The National Treasury sees the downgrade of the country’s debt to junk by Moody’s Investors Service as an opportunity to start fixing the economy.

While the annoucement that was made close to midnight on March is expected to add to the deterioration in the rand’s exchange rate, the country is now “given an opportunity to do the things we are supposed to do,” Tshepiso Moahloli, acting head of asset and liability management at the National Treasury, said on a call with reporters on Sunday evening.

Moody’s cut its assessment of SA’s debt to sub-investment grade, saying unreliable electricity supply, persistent weak business confidence and investment and long-standing structural labour market rigidities continue to constrain economic growth.

The coronavirus pandemic means the country is entering a period of much slower global growth in an economically vulnerable position, the company said.

Ratings agency Moody's moved South Africa to "junk" status on March 27 2020 after revising the outlook on the country's last investment-grade credit rating to "negative" because of a slowdown in economic growth and rising debt burden. Mudiwa Gavaza gives us the breakdown on what it means for SA.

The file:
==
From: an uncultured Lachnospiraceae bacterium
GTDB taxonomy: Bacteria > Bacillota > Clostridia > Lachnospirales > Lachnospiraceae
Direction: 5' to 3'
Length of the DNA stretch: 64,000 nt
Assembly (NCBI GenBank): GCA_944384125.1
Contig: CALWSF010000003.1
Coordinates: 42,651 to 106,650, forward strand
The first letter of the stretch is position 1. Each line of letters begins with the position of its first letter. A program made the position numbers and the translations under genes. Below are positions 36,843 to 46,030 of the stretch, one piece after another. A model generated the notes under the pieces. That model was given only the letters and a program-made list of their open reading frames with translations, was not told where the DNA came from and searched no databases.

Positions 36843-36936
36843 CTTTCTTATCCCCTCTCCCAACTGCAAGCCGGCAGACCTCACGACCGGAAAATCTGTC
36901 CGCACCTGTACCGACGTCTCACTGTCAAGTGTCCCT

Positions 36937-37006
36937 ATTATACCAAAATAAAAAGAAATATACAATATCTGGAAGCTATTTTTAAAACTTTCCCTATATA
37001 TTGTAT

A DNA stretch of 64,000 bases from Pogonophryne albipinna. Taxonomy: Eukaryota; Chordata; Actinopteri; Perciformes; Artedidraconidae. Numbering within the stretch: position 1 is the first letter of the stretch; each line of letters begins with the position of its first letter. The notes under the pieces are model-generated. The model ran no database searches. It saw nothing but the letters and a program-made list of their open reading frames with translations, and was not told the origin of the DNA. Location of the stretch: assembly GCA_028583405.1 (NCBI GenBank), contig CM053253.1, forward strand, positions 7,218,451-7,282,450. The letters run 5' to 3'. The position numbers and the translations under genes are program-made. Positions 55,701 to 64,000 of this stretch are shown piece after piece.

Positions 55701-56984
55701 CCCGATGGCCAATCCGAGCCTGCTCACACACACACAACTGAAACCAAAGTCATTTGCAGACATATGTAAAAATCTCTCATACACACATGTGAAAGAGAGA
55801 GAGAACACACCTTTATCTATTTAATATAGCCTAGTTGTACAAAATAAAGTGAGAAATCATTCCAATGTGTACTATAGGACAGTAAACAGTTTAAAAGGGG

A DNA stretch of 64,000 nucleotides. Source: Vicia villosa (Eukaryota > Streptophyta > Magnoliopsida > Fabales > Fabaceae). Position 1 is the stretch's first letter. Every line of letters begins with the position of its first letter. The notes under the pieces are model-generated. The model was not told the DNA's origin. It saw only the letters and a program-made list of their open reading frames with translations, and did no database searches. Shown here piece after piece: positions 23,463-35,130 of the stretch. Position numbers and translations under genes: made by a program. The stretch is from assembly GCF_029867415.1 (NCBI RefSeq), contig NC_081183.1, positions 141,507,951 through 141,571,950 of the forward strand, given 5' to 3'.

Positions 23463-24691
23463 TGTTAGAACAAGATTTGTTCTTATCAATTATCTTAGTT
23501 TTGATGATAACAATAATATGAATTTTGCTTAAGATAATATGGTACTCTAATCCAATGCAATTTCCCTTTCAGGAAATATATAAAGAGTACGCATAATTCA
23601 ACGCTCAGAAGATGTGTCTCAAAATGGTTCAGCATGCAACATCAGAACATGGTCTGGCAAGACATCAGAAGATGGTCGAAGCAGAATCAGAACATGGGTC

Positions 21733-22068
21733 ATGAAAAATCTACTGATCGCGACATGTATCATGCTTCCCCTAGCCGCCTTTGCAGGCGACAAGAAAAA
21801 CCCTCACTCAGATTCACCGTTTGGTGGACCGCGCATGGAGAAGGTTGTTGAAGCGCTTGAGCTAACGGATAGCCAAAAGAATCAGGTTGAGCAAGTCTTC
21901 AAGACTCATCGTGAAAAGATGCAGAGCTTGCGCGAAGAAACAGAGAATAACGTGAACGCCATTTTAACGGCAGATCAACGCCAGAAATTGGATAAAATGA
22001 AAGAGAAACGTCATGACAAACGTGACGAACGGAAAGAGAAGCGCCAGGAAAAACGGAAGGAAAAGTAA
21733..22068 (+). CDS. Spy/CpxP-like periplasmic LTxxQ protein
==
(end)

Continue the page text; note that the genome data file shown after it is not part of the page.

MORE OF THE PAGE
“We take this downgrade as an opportunity do the right thing,” Moahloli said. Otherwise “we won’t be able to offer the social and economic programme that had been promised to South Africans,” she said.

Africa’s most-industrialised economy is stuck in the longest downward cycle since at least 1945 with business confidence that’s at the lowest in more than two decades and almost a third of the labour force unemployed.

Output is also weighed down by power-supply constraints and delays instructural reforms due to political bickering.

“Throwing more money into the economy is insufficient and unsustainable,” deputy finance minister David Masondo said. “We need to move with structural reforms.”


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